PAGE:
Cannes Film Festival 2021 Critics’ Notebook 1: Section openings Onoda, Ghost Song, Between Two Worlds, Cow


Cannes declared itself open for business earlier this week, the first major international film festival in 2021 to do so in an all-physical edition (with the exception of the partially digital market). The irony did not escape some participants that Thierry Fremaux and co. has chosen to launch its first Un Certain Regard selection in over two years (main opening film of the festival, Leos Carax Annette, was reviewed by Vadim Rizov earlier this week here) with an epic about a man who continued to fight a war for almost three decades after it ended. Invisible enemies, wasted time and endless isolation: pandemic phraseology familiar to all of us, of course. The alternate meaning – persistent film festivals present themselves as expensive, elitist, and, at the moment, quite dangerous – is also about Like any other. (Lest we forget the wisdom offered by the previous Cannes opening night film, The dead don’t die; so far, no lies detected.)

that of Arthur Harari Onoda dramatizes the true story of Hiroo Onoda’s mission to Lubang Island in the Philippines, where the Japanese lieutenant kept watch (with a shrinking coterie of surviving soldiers) from 1944 to 1974, ignoring and refusing to ‘accept the end of World War II in defeat shortly after the start of his tenure. Forbidden by his superiors to die at his own hand, Onoda remains loyal to his nation, delegitimizing any evidence brought in his way that would inform him that the battle is over, his mission non-existent. Harari structures the film to begin somewhat cryptically in 1974 before returning to the beginning of Onoda’s situation and progressing chronologically but elliptically. Absurdism turns into madness into sadness as Onoda’s hardened nationalist commitment produces tremendous emotion through its simple juxtaposition to the natural setting he has resisted for so many years.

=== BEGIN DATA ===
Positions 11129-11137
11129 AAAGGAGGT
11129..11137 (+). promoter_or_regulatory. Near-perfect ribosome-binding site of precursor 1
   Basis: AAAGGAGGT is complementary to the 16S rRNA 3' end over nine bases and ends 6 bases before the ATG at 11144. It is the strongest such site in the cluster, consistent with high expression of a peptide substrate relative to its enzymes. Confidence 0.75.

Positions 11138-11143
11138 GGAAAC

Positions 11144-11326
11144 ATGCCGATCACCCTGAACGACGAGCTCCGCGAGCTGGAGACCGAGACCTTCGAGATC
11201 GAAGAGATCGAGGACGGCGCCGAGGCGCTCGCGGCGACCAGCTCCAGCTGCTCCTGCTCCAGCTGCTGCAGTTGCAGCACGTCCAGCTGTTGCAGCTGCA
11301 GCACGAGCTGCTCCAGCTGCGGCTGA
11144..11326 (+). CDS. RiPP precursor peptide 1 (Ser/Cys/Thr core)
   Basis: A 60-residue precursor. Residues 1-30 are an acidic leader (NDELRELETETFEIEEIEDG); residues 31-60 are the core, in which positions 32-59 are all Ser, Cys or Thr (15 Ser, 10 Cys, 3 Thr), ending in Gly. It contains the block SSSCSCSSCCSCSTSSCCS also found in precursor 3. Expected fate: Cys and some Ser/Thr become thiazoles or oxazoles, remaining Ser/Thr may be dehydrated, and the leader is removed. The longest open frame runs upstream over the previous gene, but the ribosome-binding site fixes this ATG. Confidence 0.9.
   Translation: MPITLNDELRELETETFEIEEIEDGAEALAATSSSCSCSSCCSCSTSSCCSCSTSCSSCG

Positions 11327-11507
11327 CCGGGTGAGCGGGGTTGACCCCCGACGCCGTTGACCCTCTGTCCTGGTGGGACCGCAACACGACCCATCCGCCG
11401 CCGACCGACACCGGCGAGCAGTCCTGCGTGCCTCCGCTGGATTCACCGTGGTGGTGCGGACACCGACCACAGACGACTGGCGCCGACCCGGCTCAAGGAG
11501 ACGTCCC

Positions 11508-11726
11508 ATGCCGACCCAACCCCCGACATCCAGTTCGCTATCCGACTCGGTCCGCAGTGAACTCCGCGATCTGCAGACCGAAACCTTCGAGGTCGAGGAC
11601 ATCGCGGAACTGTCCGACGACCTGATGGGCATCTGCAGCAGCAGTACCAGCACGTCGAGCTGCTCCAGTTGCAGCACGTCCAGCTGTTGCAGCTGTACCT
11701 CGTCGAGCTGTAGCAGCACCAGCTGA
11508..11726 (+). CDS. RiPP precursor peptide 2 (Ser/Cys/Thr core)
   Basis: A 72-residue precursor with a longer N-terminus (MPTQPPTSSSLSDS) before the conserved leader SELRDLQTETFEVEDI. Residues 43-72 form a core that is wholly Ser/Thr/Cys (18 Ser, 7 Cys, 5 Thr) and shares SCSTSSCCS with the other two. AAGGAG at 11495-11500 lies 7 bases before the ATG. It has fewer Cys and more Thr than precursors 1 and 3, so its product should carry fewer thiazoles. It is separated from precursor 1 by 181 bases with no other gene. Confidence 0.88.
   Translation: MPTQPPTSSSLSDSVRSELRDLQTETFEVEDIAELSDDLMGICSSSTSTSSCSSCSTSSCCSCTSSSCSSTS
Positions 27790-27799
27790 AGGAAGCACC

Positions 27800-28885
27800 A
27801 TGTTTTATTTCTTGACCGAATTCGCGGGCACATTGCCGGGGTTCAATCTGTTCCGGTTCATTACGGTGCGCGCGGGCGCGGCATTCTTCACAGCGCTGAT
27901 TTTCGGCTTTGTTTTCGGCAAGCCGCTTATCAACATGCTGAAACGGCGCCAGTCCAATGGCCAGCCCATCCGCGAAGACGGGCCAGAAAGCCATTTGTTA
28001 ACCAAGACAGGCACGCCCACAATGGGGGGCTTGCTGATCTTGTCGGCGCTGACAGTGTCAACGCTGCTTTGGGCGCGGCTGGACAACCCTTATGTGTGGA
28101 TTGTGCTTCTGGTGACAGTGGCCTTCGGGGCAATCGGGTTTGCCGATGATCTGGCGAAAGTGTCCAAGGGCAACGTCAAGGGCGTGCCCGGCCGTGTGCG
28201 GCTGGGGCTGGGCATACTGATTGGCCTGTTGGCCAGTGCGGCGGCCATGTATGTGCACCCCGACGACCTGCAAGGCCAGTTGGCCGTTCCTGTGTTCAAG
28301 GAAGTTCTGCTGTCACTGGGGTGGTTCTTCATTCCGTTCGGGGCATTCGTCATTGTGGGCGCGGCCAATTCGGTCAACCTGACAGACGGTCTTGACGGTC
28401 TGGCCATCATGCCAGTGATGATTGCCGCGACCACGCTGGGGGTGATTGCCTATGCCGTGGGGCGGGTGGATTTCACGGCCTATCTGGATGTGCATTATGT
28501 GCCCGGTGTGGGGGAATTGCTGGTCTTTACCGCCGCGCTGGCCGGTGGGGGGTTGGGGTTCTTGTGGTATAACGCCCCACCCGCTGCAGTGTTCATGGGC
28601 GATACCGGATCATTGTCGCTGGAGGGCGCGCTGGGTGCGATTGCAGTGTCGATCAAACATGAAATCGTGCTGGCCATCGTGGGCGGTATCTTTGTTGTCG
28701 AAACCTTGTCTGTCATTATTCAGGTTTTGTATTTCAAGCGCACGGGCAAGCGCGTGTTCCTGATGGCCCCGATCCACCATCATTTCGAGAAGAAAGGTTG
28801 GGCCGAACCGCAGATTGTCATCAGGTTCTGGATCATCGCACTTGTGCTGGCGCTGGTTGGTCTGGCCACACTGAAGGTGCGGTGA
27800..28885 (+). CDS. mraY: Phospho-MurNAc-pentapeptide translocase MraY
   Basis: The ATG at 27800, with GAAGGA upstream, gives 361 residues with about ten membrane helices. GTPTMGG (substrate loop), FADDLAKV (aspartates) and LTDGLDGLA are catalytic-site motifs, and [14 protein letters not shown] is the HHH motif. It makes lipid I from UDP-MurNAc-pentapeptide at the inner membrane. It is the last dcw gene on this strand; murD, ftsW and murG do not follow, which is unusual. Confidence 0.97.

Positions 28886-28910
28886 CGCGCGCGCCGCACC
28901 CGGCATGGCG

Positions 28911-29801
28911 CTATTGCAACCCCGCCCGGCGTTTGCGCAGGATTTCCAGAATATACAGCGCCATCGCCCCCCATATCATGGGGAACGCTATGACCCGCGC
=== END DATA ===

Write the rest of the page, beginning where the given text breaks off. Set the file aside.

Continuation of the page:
Onoda lasts 167 minutes, and if that seems excessive, it’s because it is and needs it. The duration has come with the territory, and the expectation accumulates an almost Bazinian degree of realism – the expectation and the immersion of Onoda being ours as well. The film’s reverence for Onoda wouldn’t work as it does without its exceptional formal balance, with the materiality of the world and images functioning as a scaffolding for the film’s psychological and temporal axes. Harari cited influences such as Kon Ichikawa, Monte Hellman, Kinji Fukasaku, and Kenji Mizoguchi, and even with my relatively limited exposure to each of these filmographies, I can say that these touchstones are quite relevant; the film honors the canon of cinema in the same way that Onoda honors his superiors. Going your own way would suggest the agency, so it’s safe to say that the film benefits from its startling pastiche. In this regard, the modest budget Onoda (roughly $ 5.5 million) is flawless, though, like 40-year-old Harari (whose only previous credit is that of 2016 Black Diamond, a revenge thriller in French about the theft of diamonds) admits that his strategy achieves something like aesthetic anonymity – impressive, ascetic and suitably devotional.